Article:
Girl Scouts still finding ways to keep busy

Girl Scouts Andrew Broxon (left) and Cheyanne Geiderman don cookie costumes to work at a cookie sales booth.
Girl Scouts Andrew Broxon (left) and Cheyanne Geiderman don cookie costumes to work at a cookie sales booth. Photo provided.

Originally published Feb. 4, 2010.

The organization has been in existence since 1912, and Girl Scouts are still finding ways to stay busy.

The local Scouts are in the midst of their annual Girl Scout cookie sale, a major fundraiser for the Girl Scouts of Northern Indiana-Michiana branch. That branch made up of 22 counties in the northern third of Indiana and southwest Michigan, including 15,500 girls ranging in age from 5 to 17. They are led by 4,700 adult
The cookie sale wraps up March 9.

One local troop is using its cookie sale money to save for the trip of a lifetime in a few years. Nanette Yarde's troop, made up of 10 girls ranging in age from eighth-graders to sophomores in high school, has hopes of taking a 10-day trip to Europe to visit England, France and Italy when the girls are in their final years of high school. Yarde says the trip is still in the planning stages.

The mission of the Girl Scouts, which was founded by Juliette Gordon Low, is to "build girls of courage, confidence and character," says the organization's Web site.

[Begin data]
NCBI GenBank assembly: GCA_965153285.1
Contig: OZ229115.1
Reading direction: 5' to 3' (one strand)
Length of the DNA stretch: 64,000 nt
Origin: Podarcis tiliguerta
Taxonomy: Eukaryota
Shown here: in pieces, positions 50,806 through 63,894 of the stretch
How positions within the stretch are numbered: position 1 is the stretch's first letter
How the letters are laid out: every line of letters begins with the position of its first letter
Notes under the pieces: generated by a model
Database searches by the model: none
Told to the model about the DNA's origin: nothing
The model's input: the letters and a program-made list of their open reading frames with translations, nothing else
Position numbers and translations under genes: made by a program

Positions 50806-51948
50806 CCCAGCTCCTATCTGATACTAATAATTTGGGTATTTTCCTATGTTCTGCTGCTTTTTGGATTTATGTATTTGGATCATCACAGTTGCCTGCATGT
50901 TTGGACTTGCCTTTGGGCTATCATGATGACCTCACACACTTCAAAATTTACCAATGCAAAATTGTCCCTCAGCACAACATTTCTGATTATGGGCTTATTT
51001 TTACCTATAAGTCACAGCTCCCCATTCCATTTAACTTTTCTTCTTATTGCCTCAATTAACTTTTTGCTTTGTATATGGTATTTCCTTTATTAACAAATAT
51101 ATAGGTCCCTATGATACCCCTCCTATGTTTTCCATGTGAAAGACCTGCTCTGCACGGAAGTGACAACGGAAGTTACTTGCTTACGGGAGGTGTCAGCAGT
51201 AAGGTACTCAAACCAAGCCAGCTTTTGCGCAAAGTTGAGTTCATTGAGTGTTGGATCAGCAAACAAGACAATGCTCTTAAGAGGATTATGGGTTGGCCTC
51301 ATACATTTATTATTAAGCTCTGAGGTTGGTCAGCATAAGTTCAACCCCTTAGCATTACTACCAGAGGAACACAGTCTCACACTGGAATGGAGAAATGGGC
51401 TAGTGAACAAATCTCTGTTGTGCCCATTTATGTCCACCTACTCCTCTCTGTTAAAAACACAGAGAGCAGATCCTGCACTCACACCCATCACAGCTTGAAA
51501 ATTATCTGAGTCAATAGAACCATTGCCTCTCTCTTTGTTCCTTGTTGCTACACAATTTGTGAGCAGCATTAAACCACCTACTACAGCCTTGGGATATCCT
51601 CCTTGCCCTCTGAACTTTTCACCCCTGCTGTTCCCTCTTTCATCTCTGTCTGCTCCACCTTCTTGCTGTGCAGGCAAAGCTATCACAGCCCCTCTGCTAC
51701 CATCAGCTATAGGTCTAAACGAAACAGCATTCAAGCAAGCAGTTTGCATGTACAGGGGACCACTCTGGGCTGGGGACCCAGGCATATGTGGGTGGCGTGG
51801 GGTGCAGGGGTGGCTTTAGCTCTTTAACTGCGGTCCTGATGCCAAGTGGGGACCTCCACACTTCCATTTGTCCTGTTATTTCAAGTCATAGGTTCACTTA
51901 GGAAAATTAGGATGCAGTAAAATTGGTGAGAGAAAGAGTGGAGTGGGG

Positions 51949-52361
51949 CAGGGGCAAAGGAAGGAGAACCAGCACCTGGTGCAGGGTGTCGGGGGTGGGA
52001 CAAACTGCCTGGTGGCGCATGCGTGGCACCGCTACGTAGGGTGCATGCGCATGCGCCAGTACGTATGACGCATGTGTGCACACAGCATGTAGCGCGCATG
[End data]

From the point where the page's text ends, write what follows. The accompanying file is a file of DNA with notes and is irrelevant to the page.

Girl Scouts are divided by grade level. Kindergartners and first graders are Daisies; second and third graders are Brownies; fourth and fifth grades are Junior Girl Scouts; sixth, seventh and eighth graders are Cadet Girl Scouts; grades nine, ten and 11 are Senior Girl Scouts; and grade 12 are Ambassadors.

The Ambassadors research issues important for girls and are taught how to become advocates for an issue important to them, explains Linda Chrisman, community development manager for the region's office in Fort Wayne.

"We have 21 active groups so far this year" in Huntington County, Chrisman says. "We never stop recruiting new girls and leaders. There are 238 girls registered so far."

Every troop has both a leader and co-leader, and all of the leaders come together monthly for an informative meeting.

Some of events the Girl Scouts take part in include an overnight lock-in that was arts themed.

There's also Thinking Day, which "gives the girls the opportunity to learn more about countries all over the world," Chrisman says. "There are Girl Scouts in nearly every country in the world. We think about our sister Scouts all over the world on Thinking Day."

There is also a scrapbooking event coming up in March, as well as the annual day camp in June. The camp teaches the Scouts to cook over a fire, along with other outdoor skills.

The girls earn badges for projects in their group and around the community. Some of the service projects done for the holidays included caroling and making ornaments for local nursing homes, as well as taking 44 Angels from the Angel Tree to make sure they had presents for Christmas.

For more information on the Girl Scouts of Northern Indiana-Michiana, visit